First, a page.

An Introduction to Team Foundation Server Version Control from a Visual SourceSafe User’s Perspective
Steven St. Jean has just posted a great document that helps users make the move to Team Foundation Server’s version control. While his goal is to help VSS users, this document will help users moving from a lot of other source control systems as well, such as Star Team. He includes lots of screen shots.
I’d highly recommend this to folks who are trying to learn how to use TFS version control and are coming from a version control system like VSS that lacks pending changes, changesets, workspaces, and other concepts that TFS has. It’s not going to tell you how to administer your team projects or discuss the major branching models, but that’s not the purpose. It’s about getting up to speed on the fundamentals of using TFS version control.
Over the course of the last few months, I have been part of a team working to bring TFS Version Control and MSBuild into my organization. My duties have included everything from process definition to hands-on migration of code from VSS into our TFS repository. An additional (and unwritten) role that I have assumed is to help our developers, QA, and Infrastructure people make the mental transition from the way VSS did things to the way TFS does them. This document was born out of those discussions. I decided to write this up with screenshots from the Version Control Tree Browser project on CodePlex so that it would not have any proprietary corporate information within it. That will allow me to post this for general public consumption without losing my job.
Please feel free to download and use it within your own organizations if you think it is worthwhile. I would appreciate a comment to this posting if you like it, but more importantly, if you don’t. If there’s anything I’ve missed or misrepresented, please let me know and I’ll do my best to fix it. This document will grow with your feedback, so please give all you can.
Download: From VSS to TFS
He includes one of the key issues many new users hit. Here’s an excerpt (the emphasis is mine).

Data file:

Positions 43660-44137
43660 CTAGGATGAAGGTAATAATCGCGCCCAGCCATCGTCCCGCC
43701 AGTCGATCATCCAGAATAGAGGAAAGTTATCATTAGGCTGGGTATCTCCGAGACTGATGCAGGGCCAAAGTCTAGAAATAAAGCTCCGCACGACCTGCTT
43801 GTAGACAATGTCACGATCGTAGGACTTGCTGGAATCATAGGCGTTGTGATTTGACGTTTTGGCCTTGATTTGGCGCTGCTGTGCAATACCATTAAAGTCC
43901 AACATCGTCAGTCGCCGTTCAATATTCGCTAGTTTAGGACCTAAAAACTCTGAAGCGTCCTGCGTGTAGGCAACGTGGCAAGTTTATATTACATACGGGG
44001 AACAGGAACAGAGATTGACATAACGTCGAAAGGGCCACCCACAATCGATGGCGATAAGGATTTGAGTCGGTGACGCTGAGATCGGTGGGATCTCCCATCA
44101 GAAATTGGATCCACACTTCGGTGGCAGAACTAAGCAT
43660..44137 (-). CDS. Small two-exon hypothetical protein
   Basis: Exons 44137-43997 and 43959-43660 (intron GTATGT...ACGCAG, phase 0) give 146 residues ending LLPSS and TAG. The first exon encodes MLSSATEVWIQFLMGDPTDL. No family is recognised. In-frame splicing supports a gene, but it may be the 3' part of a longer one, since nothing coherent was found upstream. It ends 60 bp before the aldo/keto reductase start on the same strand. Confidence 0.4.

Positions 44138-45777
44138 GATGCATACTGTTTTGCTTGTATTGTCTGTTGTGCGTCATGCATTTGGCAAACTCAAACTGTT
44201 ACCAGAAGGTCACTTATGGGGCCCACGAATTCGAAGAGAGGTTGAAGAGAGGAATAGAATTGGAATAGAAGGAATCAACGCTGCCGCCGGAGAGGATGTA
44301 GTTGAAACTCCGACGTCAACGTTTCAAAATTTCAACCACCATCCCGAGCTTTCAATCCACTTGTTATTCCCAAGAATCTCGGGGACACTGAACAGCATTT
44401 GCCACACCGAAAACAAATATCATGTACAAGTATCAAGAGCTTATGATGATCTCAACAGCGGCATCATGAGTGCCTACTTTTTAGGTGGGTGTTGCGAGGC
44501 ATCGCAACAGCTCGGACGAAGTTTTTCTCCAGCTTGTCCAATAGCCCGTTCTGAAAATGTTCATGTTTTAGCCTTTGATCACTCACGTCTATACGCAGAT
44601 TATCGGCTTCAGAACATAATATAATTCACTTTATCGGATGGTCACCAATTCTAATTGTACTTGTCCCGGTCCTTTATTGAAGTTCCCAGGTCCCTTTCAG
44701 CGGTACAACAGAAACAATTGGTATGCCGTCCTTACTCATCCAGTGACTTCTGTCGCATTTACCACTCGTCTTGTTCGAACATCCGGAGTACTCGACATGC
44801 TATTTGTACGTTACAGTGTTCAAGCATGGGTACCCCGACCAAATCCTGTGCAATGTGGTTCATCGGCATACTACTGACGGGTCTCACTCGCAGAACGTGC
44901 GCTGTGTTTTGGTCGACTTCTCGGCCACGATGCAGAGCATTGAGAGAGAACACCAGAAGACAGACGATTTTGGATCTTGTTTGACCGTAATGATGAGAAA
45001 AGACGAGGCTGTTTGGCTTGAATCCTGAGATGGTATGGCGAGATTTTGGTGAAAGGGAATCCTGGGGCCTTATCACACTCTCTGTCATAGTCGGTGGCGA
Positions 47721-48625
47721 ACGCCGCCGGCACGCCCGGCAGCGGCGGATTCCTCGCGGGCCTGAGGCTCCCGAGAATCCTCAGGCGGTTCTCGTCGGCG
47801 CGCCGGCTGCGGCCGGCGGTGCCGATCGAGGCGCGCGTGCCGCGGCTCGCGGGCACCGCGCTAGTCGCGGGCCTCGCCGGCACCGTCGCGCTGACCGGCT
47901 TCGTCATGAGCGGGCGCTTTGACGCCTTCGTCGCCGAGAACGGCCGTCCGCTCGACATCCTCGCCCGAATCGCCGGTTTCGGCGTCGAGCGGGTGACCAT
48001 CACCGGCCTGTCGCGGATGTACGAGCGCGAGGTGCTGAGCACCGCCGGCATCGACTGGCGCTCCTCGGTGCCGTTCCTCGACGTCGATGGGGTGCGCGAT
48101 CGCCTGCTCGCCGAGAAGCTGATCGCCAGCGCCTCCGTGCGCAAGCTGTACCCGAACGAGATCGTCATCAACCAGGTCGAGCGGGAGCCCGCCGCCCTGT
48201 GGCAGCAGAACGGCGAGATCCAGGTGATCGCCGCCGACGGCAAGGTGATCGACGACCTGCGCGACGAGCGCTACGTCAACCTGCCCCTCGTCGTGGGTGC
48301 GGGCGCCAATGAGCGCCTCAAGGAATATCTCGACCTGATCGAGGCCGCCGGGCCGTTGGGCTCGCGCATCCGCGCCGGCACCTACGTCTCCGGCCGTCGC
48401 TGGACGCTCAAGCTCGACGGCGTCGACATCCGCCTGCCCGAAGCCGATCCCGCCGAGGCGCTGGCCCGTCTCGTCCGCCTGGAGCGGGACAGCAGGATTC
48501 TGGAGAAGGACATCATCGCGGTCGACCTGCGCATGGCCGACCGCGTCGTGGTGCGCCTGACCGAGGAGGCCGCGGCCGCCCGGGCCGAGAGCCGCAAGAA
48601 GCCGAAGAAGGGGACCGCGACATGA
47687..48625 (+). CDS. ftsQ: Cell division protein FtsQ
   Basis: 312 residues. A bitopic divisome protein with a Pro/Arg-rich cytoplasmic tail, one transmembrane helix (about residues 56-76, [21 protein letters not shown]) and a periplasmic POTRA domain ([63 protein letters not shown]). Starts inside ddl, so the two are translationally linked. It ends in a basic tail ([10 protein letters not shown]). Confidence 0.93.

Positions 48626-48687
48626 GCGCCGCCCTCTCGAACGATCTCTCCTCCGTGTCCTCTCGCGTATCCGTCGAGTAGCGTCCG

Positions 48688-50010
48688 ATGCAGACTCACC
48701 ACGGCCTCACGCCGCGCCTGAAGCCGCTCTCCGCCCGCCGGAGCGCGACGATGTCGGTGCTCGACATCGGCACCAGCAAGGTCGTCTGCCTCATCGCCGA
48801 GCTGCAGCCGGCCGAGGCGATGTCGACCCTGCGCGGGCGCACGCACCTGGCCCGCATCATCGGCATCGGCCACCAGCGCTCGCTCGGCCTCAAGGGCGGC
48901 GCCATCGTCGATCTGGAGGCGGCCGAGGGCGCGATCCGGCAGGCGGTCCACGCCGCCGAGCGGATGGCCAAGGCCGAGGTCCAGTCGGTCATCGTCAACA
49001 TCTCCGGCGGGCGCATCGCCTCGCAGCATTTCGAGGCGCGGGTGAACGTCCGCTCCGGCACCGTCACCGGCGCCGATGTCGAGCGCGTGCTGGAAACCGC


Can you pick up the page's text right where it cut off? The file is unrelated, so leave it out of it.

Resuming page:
Get Latest Command
As you would expect, the purpose of the Get Latest command is to retrieve the files and versions that represent the “latest” or “tip” of the source control tree. This is just part of its function. As stated earlier, the Get commands actually synchronize your local cache to the state of the files on the server. Any out-of-date (not latest) and new files are downloaded and any deleted files are removed from your local cache. Any renamed files are also updated on your drive. When it is complete, your workstation will have an exact replica of the files on the server as they exist at the moment you asked for them.
Here’s the drawback to this functionality. TFS tracks the files and version you have retrieved in your Workspace. It doesn’t read the file or version data from your local files, but rather from the Workspace’s cached data. If you remove (some or all) files from your workspace through some mechanism other than Visual Studio, TFS will not have any idea that a change has occurred. If you then invoke a Get Latest, TFS will happily tell you that all of your files are up to date and get nothing. This is usually the first “bug” that a user reports.
This feature is a fundamental part of what allows TFS version control to scale, but it catches a lot of folks off guard. If you find yourself in this situation, you can use the Get Specific Version command from the popup menu and choose to get files even if the server thinks you already have them.
The second option is Force get of file versions already in workspace. This is the one that you will use to make TFS behave like VSS. When you’ve deleted files from your local cache, this option will force them to be retrieved from the server even if TFS thinks you already have the most up to date version.
About the only relevant thing I see that’s not covered in the document is branching and merging. I wouldn’t be surprised if he adds that in an update.